Peter Strzok’s wife Melissa Hodgman at the U.S. Securities and Exchange Commission (SEC) has been targeting companies linked to China for criminal prosecutions, engendering accusations of racism against her.
Hodgman’s civil fraud prosecution of Japanese-American businessman William Uchimoto fell apart, prompting a lawsuit from Uchimoto against the SEC. Meanwhile, the SEC worked on a massive prosecution of Benjamin Wey, a Chinese-born American citizen and Wall Street financier, which likewise fell through. Wey is now alleging that NASDAQ lied to SEC authorities to bring about his prosecution.
Why are Hodgman and her colleagues at SEC waging legal warfare against Chinese-linked businessmen in a series of cases that are being disputed and discredited?
William Uchimoto’s company CleanTech, a wind and renewable energy company, filed suit in 2012 against NASDAQ for racial discrimination, claiming that Chinese companies were being discriminated against, according to a press release. Former senator Arlen Specter represented CleanTech at the time.
The fraud charges against Uchimoto were dismissed. Uchimoto remained understandably angry about the prosecution, stating, “They gerrymandered what they wanted to look at.”
ABA Journal reported: “A former BigLaw partner says the Securities and Exchange Commission went beyond overzealous enforcement when it filed a civil suit against him that was tossed on Monday by a federal judge. U.S. District Judge P. Kevin Castel in his opinion (PDF) dismissed civil securities fraud and aiding and abetting claims against William Uchimoto of Pennsylvania, the New York Law Journal (sub. req.) reports. Uchimoto is a former partner at Buchanan Ingersoll & Rooney, at Saul Ewing and at Stevens & Lee. The SEC had alleged that Uchimoto misled Nasdaq about whether two companies had satisfied shareholder requirements to be listed on the exchange. He was a partner at Buchanan Ingersoll at the time of the alleged misrepresentation. Castel said the SEC complaint failed to allege that Uchimoto obtained money or property as a result of the alleged misrepresentation.”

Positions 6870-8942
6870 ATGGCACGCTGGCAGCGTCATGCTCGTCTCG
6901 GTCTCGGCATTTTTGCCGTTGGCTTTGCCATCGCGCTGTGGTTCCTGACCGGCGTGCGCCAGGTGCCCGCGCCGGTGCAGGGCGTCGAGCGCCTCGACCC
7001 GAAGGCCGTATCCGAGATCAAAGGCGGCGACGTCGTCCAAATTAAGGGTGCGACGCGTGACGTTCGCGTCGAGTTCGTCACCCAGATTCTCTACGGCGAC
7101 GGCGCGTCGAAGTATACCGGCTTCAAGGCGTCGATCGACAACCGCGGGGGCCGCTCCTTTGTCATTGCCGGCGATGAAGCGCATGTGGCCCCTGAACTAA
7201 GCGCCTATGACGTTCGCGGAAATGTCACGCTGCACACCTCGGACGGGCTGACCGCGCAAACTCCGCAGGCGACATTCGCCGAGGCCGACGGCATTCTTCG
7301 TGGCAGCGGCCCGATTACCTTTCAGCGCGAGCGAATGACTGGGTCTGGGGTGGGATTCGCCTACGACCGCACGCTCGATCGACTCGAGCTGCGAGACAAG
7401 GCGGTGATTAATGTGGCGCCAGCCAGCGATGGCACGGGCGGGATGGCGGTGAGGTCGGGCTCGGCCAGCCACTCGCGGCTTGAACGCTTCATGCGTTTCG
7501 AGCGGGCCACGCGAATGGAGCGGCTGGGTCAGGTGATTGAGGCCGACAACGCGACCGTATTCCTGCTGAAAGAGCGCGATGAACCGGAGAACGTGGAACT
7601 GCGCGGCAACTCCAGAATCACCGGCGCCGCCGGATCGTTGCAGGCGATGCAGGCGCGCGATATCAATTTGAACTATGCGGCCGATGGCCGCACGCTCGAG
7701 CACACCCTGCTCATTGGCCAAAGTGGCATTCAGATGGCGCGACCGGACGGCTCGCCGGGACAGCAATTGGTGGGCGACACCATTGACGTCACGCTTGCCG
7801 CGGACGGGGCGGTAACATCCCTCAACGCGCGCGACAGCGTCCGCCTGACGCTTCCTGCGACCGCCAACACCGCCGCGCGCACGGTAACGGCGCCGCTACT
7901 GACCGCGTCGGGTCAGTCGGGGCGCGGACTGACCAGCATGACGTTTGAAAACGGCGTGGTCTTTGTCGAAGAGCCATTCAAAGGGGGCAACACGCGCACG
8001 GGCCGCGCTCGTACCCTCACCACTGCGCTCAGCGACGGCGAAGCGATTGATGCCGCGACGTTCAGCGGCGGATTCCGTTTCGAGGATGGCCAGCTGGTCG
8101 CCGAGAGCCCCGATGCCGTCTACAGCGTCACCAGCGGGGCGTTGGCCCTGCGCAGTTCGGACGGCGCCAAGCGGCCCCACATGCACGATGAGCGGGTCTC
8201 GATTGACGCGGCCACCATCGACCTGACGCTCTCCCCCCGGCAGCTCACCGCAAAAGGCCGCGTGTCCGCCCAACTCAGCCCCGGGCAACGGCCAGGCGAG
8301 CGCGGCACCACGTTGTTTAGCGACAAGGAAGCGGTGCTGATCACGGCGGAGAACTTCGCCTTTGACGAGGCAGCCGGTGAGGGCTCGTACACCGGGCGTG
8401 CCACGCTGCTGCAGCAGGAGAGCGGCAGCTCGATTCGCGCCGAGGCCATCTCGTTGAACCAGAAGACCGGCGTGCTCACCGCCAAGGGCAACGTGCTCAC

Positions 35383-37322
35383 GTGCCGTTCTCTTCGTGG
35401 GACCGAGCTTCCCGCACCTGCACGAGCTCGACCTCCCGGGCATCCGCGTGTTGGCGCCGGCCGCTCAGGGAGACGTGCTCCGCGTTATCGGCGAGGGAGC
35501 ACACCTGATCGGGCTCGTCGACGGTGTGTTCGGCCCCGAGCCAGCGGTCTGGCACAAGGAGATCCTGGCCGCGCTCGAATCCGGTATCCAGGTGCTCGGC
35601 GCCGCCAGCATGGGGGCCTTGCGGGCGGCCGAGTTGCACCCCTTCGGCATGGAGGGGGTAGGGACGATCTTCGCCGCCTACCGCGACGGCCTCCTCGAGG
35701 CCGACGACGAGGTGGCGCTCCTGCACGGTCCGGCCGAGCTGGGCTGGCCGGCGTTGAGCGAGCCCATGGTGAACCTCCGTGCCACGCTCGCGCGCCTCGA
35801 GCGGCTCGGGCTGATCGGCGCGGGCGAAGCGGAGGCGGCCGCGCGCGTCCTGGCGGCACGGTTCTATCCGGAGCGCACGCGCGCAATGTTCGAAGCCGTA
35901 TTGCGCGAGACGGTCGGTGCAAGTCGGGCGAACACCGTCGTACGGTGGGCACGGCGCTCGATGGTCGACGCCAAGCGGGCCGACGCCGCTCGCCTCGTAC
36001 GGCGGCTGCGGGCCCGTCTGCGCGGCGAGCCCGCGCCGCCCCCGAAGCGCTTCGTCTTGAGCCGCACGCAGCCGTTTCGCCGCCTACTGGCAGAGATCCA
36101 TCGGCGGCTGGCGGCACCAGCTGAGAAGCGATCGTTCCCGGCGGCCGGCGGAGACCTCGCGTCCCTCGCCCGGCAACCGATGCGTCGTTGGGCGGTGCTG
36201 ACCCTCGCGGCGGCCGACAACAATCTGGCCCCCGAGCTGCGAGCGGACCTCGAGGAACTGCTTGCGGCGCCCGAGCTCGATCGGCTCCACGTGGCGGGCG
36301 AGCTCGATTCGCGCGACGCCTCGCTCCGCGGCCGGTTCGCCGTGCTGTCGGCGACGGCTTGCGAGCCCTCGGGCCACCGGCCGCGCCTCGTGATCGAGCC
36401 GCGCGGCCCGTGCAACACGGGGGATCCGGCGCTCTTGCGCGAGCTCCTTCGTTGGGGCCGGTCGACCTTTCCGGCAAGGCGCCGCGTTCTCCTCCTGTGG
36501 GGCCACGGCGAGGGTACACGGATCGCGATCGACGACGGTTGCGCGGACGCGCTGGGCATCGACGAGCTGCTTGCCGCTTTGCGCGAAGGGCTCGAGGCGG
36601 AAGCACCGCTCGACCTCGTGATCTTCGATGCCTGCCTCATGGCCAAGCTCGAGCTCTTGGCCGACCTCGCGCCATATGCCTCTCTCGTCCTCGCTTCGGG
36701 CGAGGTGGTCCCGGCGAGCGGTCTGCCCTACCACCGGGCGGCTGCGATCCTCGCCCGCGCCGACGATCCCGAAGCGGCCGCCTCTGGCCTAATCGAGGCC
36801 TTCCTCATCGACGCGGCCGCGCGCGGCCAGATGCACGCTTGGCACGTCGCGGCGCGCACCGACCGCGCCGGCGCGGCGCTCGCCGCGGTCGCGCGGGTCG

Benjamin Wey likewise believes that he was wrongfully targeted by the SEC during Hodgman’s tenure at the enforcement agency, when Wey was prosecuted for fraud. The charges were recently dismissed.
Forbes reported: “Wall Street financier Benjamin Wey filed a civil lawsuit in New York Supreme Court against Nasdaq. He alleges that Nasdaq mislead federal authorities with false information that wrongly led to his prosecution. He is seeking $650 million in damages.”